Review: Rising stars of the Berlin tech house scene and charted by the Von Strokes and the Dubfires, AKA AKA return with Ich & Du, another EP of odd minimal grooves for Oli Koletzki's label Stil vor Talent. The title track has a typically smooth jacking groove with a perfect build, aided and abetted by some distinctive vocals from Umani. Originally released on Koletzki's digital Talent offshoot last year"4 Fauste fur ein Hallelulja" takes a step up and impresses with sub bass stabs and bulging kick drums rubbing up against neat vocal edits and the peculiar sound of someone getting a kicking. Finishing off is the Latin guitar tinged filtered techno strangeness of "Sandpiper" where a looped vocal collides wonderfully with a sampled beat box and a chunky kick.
Review: It sounds like the German label could have a big hit on their hands here. "Awake" is a subtle fusion of the Kompakt shuffle and German minimal house traditions, as doubled up drums bring subtle acoustic guitar flourishes and Blomqvist's falsetto to a climax. Meanwhile "Something Says" comes across like Superpitcher in more grounded form than usual thanks to its heavy claps and bubbling bassline. However, it's the title track that may well enter the pop charts. Starting ff with stripped back beats, it progresses to reveal a breathy vocal, draped by beautiful piano and lush strings. Blomqvist's tones are understated and androgynous, but "Ink" has an intangible, magical quality that will endear it to a wider audience.
Review: If you're going to base a release around samples, it is only fair to make the best and cleverest uses out of your chosen source material. It's an approach that Bruch & Junior have adopted on "Runway", and it pays dividends. The title track is a firing percussive affair, but the soulful vocal sample lends it a soulful, old school feeling that so many contemporary 'tool' tracks lack. Likewise "Seat No Fastbelt", which revolves around another familiar vocal sample, while the organ solo on "Whatcha Want" is reminiscent of Jaydee's classic "Plastic Dreams". Best of the lot though is "Jazzbians", which samples a jazz piano solo that is then filtered and looped, building gradually through the arrangement until it becomes the focal point. A job well done.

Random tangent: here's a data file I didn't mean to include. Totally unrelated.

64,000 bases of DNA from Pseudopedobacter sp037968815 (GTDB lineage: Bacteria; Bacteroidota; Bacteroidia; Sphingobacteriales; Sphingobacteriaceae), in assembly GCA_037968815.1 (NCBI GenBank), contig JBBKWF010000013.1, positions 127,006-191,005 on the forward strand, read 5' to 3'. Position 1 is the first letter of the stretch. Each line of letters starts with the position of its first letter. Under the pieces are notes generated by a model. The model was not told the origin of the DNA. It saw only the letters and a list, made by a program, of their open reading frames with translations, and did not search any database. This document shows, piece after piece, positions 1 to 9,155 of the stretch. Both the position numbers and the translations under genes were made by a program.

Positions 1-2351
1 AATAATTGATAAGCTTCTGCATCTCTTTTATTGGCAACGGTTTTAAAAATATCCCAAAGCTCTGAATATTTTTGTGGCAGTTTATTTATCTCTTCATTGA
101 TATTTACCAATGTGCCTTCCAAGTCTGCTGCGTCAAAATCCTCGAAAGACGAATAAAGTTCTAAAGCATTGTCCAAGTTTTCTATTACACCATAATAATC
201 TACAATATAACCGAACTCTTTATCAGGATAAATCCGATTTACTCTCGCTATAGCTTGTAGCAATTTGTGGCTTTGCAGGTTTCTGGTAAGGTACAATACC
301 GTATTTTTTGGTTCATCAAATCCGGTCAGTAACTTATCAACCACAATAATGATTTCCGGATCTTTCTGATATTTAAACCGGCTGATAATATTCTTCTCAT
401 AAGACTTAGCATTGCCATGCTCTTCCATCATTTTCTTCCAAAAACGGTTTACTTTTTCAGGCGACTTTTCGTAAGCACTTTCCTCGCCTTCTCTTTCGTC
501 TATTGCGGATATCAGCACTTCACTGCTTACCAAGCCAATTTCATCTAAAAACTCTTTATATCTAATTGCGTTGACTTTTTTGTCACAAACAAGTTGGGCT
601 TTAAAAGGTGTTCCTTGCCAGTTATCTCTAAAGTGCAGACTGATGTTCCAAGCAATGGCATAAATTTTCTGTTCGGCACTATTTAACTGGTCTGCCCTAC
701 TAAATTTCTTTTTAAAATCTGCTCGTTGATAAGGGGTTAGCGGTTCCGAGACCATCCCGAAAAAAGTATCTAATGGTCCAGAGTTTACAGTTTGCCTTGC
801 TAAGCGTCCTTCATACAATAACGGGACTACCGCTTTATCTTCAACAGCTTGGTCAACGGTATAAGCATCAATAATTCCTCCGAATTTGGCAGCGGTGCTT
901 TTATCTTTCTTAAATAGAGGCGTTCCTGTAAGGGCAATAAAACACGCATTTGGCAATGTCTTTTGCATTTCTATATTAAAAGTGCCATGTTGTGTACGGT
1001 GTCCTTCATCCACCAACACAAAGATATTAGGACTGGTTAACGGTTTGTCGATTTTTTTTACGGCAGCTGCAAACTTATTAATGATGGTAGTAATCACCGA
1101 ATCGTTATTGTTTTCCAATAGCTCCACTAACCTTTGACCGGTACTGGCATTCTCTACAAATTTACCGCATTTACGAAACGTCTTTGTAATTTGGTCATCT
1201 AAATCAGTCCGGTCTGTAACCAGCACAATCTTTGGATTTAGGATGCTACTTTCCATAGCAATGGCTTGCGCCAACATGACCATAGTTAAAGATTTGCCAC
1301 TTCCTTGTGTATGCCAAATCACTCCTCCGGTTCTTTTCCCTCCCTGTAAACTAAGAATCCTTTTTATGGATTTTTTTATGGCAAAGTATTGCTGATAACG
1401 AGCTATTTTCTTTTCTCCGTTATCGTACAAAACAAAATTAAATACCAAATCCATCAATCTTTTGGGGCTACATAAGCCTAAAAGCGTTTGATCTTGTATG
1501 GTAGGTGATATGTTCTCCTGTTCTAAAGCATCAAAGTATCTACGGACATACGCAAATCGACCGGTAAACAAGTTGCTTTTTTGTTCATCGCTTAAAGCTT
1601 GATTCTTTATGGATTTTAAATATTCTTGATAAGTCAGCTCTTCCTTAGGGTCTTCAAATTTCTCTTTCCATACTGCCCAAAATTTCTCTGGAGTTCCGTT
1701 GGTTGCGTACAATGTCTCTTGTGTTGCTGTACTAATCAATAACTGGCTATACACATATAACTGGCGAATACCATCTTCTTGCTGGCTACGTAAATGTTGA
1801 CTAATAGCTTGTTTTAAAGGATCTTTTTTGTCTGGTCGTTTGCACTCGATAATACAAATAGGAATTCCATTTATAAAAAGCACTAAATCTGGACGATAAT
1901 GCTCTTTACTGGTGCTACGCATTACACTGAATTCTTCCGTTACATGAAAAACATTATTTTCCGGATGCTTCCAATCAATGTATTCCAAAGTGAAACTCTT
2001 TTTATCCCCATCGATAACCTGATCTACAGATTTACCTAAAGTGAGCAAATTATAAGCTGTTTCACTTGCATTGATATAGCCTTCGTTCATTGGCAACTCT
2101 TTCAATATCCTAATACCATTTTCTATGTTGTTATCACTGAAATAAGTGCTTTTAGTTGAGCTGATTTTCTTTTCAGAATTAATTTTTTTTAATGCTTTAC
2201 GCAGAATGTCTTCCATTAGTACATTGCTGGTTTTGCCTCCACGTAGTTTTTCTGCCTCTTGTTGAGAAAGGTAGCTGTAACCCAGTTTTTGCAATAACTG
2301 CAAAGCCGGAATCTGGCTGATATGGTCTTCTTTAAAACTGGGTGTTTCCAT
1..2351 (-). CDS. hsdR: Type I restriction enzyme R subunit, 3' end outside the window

Review: The cover art makes reference to the children's classic story about a little girl chasing a white rabbit, and there's certainly a sense of the surreal about this release. "Scope" is a pulsing underground house groove, its grungy bassline and muffled but insistent bassline making for the perfect accompaniment for those 'lost it' moments on the dance floor. "Evil" is another malevolent track, but this time, grainy riffs and jagged percussive licks that accompany the tub thumping, rolling drums. "Feelings" features a rolling, tribal groove and is more laid back than the first two tracks as a funk guitar sample and sensuous disco strings prevail. "Delight" is cut from a similar cloth, and its sax stabs and deep chords underpin an infectious 'hey hey' vocal sample.
Review: Like so many of his minimal contemporaries, Dapayk Solo aka Niklas Worgt has attempted to move from stripped back rhythms into more soulful house territories. However, unlike most of his peers, Worgt is one of the few artists who has successfully achieved this transition. It is evident on Let Go, where the dense drums and insane squealing sax of "Upyo" recalls classic Derrick Carter and the airy strings and rolling groove on "Nekan" has echoes of late 90s London tech-house. The best indictment of Worgt's shift is the title track, where hissing percussion and insistent chord builds show a rawness lacking in nearly all nouveau deep house productions.
Review: Listening to this split release, it sounds like mnml never went away - it just grew up and became more diverse. "Don't Stop" by Dupree is based on a typical stop-start, stuttering mnml groove, but it also swells to a climax with some warm chords. The same producer's "Step by Step" is also based on clicking, hiccupping rhythms, but the bassline is muscular and robust - the polar opposite of emasculated white noise pap. Lesosvsky also impresses with his reinvention of stripped back techno and both "Tanzholz" and "Crystal Clock" climax to the sound of epic, trancey chords - the shards of gltchy percussion that follow in their wake a reminder of the space in which Lesosvsky's thought patterns originated.